Dram data: Distillery: Highland Park
Bottler: official bottling
Age: 40 yo
Casks: refill casks
uncoloured / unchillfiltered Whiskybase link
Finally, there it is: The culmination of the vertical Highland Park tasting. The coveted, sought-after, eye-wateringly expensive 40-year-old. Let’s see what all the fuss is about!
The nose is surprisingly light and fragrant. If the 30 yo was a Rock & Roller on crack and steroids, this is a laid-back soul singer. Err, yeah, enough with these silly comparisons, what do we actually smell? Undeniable oak in the background. Think disused, aged, dusty library shelves someone now uses to bake Christmas bakery on, infusing them with spices (star anise, allspice) and sprinkling rum aroma on top of dark fruits (dried plums and dates). Vanilla-infused icing and dark chocolate are also involved. All of this happened a few days ago and the aromas are muted and starting to fade slowly. A very intriguing, complex nose, but someone turned down the volume just a bit too much. Let’s check the palate!
Dram data: Distillery: Convalmore
Age: 40 yo
Limitation: 522 bottles
unchillfiltered / uncoloured Whiskybase link
Another whisky in the stunning lineup to celebrate Cadenhead’s 175th anniversary! I only have a very small sample left, so I’ll make the best of it to get my first tasting notes for a Convalmore up!
The nose is still surprisingly vibrant and alive for a 40 yo whisky! Definitely not an overoaked, dead dram (hey, I’ve seen it happen, they usually come in crystal decanters and expensive lacquered boxes!)! A massive waft of orange peel up front, mixed with gooseberries, apricots, mangos, sweet grapes, pickled ginger – let’s call it a seasonal (summery) fruit basket. But there’s more to it! A few mint leaves rubbed onto a lacquered oak box (ahem) held together by a leather belt, a cinnamon stick and a pinch of ground allspice. Noses more like a 25 yo whisky at first, but that doesn’t have to be a bad thing, does it? Give it time and time and time again, and it settles down, with the fruity notes getting darker / more condensed. Continue reading →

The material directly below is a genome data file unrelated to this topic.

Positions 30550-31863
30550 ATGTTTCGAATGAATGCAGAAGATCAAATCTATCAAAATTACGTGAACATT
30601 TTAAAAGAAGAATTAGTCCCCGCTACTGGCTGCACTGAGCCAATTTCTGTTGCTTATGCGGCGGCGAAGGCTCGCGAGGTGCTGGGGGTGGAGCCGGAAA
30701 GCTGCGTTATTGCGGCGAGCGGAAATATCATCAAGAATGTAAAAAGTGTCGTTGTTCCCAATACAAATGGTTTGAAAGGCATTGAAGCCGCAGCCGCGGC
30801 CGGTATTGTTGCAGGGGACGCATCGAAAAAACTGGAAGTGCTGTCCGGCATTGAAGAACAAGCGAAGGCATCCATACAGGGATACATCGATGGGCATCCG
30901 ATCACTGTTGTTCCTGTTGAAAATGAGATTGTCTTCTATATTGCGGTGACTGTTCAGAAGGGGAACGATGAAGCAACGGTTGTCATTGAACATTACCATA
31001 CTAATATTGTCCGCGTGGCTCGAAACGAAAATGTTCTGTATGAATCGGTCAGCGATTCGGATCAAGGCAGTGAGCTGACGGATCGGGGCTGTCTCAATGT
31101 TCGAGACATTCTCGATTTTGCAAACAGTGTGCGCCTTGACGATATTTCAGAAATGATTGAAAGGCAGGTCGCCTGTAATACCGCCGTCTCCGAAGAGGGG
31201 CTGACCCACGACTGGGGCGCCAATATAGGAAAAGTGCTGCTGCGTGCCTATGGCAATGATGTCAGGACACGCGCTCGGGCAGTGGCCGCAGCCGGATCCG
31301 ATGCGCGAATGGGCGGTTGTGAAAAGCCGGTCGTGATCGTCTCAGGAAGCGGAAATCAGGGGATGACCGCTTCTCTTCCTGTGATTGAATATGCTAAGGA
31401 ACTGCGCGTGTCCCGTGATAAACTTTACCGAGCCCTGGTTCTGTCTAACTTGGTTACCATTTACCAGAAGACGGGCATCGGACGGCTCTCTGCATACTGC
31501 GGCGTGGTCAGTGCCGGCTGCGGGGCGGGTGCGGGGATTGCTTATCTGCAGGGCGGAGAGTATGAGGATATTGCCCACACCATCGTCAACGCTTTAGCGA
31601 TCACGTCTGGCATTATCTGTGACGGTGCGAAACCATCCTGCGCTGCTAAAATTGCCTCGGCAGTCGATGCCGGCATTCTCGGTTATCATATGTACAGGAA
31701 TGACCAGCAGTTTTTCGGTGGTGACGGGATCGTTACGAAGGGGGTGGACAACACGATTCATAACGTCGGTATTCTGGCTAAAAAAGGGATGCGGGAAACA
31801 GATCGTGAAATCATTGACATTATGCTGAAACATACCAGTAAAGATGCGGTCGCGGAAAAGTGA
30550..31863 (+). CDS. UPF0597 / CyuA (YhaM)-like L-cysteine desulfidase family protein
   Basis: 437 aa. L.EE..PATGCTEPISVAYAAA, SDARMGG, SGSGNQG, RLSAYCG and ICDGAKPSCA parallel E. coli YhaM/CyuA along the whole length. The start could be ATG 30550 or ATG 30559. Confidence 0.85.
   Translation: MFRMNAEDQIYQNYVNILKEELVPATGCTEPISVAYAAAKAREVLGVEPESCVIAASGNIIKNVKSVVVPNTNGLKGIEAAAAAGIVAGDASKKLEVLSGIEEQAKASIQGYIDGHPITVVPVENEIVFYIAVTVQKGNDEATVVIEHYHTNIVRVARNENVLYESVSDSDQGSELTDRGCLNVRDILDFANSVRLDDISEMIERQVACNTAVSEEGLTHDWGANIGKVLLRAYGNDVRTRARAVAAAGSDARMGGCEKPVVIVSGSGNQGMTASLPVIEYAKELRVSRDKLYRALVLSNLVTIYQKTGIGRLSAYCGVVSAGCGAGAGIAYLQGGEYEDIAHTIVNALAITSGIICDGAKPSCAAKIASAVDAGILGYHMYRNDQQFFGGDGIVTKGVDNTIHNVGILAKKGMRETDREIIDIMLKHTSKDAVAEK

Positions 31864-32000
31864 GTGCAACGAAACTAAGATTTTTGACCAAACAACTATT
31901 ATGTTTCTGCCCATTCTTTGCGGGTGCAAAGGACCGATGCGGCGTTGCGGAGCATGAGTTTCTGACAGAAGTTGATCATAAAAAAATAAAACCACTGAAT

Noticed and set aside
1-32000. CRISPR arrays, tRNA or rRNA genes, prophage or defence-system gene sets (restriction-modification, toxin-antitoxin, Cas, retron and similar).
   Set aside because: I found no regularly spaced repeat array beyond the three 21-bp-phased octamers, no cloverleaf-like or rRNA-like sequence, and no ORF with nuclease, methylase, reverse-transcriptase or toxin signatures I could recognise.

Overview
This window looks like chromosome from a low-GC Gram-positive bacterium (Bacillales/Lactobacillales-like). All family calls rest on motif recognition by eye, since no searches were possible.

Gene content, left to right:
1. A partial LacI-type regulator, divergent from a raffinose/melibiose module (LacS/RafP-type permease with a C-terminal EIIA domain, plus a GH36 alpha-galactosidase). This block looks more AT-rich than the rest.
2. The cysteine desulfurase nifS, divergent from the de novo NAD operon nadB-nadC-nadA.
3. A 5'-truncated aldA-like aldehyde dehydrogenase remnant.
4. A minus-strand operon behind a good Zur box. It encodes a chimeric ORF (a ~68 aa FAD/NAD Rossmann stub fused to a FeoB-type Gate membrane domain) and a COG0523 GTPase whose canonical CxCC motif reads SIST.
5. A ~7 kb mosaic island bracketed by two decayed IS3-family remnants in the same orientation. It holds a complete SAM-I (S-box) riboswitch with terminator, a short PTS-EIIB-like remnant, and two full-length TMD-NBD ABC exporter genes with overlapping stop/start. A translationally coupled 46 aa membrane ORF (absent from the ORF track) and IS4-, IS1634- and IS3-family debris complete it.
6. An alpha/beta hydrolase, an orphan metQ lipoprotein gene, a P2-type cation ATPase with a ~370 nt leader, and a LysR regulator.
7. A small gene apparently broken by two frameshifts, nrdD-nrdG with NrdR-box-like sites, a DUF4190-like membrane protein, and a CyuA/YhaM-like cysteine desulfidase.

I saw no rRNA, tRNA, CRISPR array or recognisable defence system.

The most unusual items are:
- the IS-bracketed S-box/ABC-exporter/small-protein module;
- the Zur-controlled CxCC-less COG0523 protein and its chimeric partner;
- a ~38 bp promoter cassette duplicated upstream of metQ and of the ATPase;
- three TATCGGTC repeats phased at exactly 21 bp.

This 40 yo Banff, distilled in 1976, was part of the 175th anniversary bottling by the independend bottler Cadenhead’s, and we got the chance to try it during the matching tasting with Mark Watt during the Campbeltown whisky festival 2017. I liked what I tasted (I had it at a tie with the Rosebank), so I brought most of the sample home for a proper tasting session. Let’s do this!
Colour: coppery gold
The nose is anything but weak – still going strong after 40 years in a hoggie! What did they do differently in the 70s? Many drams from that era (even ones bottled at a relatively young age) have such a rich, fruity, waxy palate that has rarely been produced since. We’ve got orange peel, waxed red apples, tinned peaches and tangerines, brown banana, banana bread, strawberries in milk chocolate. In short: a complex, rich summer fruit salad served on sweet bread. (Please, hipsters, don’t make that a thing!). Oak, you ask? Well… just a smidgen of oak influence and a light generic herbal note holding everything together in the background, but this is mostly distillate and age talking here. With extended time in the glass, the herbal notes intensify a bit.